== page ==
Elaine Bearer, MD, PhD
Department of Pathology
Harvey Family Professor in Pathology
Translational Cancer Biology and Signaling
As Principal Investigator t, I drive all aspects of the research, from hypothesis generation, to experimental design, interpretation, analysis, and publication. Throughout my career I have led interdisciplinary efforts -- imagining, developing, and performing collaborative studies -- which provided me with leadership experiences to for direction of this integrated, biological-psychological project towards success. My expertise in molecular biology and all approaches to imaging (optical, electron-microscopy and MR, together with computational image analysis) began as an MD-PhD student in the NIH-funded Medical Scientist Training Program at University of California, San Francisco. My subsequent fellowship training included Molecular Biology and Biochemistry with Bruce M. Alberts, and Medical Genetics with Charlie Epstein, and resulted in my cloning and sequencing important human and animal genes, and in determining their activity by novel imaging assays. I have also generated conceptual frameworks for linking observed phenomena to biological mechanisms using molecular imaging, spatiotemporal correlations, and computational modeling. Together with physical chemist, Russell E. Jacobs, I pioneered the application of Mn2+ as paramagnetic Ca2+ reporter for MR imaging of brain circuits and activity in small animal experimental systems. We determined non-toxic doses using a multiscalar approach, including behavior, physiology, electrophysiology, histopathology, electron microscopy and MR imaging (Bearer et al 2007a). We established the biological basis of Mn2+ transport within brain circuits, including the visual system (Bearer et al. 2007a), the hippocampal projections to the medial forebrain (Bearer et al 2007b; Gallagher et al. 2012; Medina et al. 2017a; Bearer et al 2018 in press), and the medial pre-frontal cortex into the limbic system (Bearer et al. 2009; Zhang and Bearer et al, 2010; Gallagher et al 2013). Because of its innovative pioneering nature, our work required the development of new MR techniques and computational processing programs to manage large amounts of high throughput MRI data (Delora et al, 2015, Medina et al 2017b). My lab has also contributed to the genetics/genomics databases by identifying, cloning, sequencing and functional analysis of over a dozen brain proteins conserved across species from squid to human. Most recently we reported pediatric trauma results in alterations of DNA methylation at sites in genes expressed in neurons (Bearer and Mulligan, 2018). My research is known for innovation and cross-disciplinary integration, as demonstrated by my election as fellow in 2011 to AAAS for innovation in neuroscience and expertise in inter-disciplinary training.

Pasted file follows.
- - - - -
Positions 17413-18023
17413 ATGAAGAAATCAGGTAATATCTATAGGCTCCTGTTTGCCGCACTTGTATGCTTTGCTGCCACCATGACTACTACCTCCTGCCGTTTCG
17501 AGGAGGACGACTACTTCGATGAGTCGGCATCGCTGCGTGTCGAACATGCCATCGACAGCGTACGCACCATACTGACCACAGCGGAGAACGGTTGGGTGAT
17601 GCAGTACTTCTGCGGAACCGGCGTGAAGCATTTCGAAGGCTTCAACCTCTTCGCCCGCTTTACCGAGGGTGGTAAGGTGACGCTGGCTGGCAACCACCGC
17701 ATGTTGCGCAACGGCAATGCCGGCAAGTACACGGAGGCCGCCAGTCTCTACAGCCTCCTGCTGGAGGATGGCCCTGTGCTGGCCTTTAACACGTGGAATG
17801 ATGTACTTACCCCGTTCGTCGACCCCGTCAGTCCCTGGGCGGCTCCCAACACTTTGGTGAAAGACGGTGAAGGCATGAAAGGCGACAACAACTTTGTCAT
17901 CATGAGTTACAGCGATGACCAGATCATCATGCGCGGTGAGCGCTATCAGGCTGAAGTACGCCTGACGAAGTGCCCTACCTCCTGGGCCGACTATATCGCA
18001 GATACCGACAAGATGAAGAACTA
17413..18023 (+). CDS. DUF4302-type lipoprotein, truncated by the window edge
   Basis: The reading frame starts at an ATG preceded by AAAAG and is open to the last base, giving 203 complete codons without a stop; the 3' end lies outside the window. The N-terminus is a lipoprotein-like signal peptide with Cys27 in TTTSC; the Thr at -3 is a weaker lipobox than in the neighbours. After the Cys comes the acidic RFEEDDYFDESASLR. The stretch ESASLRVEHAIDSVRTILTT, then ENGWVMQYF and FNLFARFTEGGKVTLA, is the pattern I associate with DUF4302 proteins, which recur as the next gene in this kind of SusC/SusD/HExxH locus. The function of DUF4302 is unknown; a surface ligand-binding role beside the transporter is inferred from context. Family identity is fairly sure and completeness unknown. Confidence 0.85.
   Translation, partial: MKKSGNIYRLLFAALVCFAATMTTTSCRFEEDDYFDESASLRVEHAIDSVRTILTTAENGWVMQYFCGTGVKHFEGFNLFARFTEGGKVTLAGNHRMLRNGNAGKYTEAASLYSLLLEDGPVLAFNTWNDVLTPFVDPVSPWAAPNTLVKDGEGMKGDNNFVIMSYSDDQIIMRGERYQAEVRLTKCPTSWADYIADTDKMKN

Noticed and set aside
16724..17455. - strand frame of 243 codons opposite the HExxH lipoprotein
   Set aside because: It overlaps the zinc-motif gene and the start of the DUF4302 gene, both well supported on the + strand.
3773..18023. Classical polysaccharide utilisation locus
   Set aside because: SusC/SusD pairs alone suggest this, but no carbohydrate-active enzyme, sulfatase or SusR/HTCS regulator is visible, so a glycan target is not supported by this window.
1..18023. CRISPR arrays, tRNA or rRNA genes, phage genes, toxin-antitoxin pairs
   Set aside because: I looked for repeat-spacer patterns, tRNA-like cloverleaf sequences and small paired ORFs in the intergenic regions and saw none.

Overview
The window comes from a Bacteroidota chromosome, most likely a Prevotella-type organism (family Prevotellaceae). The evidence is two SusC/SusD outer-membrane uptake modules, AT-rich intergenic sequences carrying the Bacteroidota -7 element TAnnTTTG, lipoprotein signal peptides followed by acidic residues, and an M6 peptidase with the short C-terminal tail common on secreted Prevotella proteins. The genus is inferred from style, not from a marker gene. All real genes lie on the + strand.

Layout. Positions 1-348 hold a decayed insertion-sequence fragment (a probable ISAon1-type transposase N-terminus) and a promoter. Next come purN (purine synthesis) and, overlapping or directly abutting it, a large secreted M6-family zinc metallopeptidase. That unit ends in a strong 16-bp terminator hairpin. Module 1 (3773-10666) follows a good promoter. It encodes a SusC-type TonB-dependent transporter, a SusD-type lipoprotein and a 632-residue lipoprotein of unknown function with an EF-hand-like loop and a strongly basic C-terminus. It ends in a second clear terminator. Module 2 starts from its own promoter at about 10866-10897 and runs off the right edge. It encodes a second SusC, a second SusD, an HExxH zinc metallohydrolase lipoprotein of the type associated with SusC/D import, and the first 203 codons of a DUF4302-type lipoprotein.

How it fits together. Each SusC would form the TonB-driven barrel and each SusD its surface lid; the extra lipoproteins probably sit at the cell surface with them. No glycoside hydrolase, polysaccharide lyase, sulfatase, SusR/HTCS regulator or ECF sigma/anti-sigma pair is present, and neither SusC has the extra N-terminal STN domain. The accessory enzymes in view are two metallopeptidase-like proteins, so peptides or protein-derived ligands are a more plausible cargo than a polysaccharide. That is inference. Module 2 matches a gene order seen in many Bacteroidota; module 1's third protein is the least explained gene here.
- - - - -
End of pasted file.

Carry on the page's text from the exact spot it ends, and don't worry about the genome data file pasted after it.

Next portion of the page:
My ability to lead scientific projects is supported by continuous funding from NIH as Principle Investigator for R01 grants now lasting over 24 years. I am a diplomat of Harvard's Leadership Development for Physicians in Academic Health Centers in 2009. I was invited as co-PI on two NIH Center grants, and serve on review groups for P50 grants, most recently by NICHD for the Capstone Childhood Maltreatment Centers, 2/19/2018. Two of my NIH-funded R01 awards were successful multi-institutional projects. Brown University recruited me from UCSF in 1991 as tenure-track professor, where I rose to full Professor. In 2009 UNM tapped me for Vice Chair for Research with tenure and an endowed professorship. I led the 90-member Pathology Department first as Vice Chair for Research and then as Acting Chair from 2012-2014. While I was VC, the UNM Pathology Department rose in national ranking from 29th to 7th. As an educator, I have sponsored over 70 trainees in my laboratory and frequently receive teaching awards. NIH calls on me often for review group and study section participation. My publication record shows over 120 publications, with two more currently accepted or in press.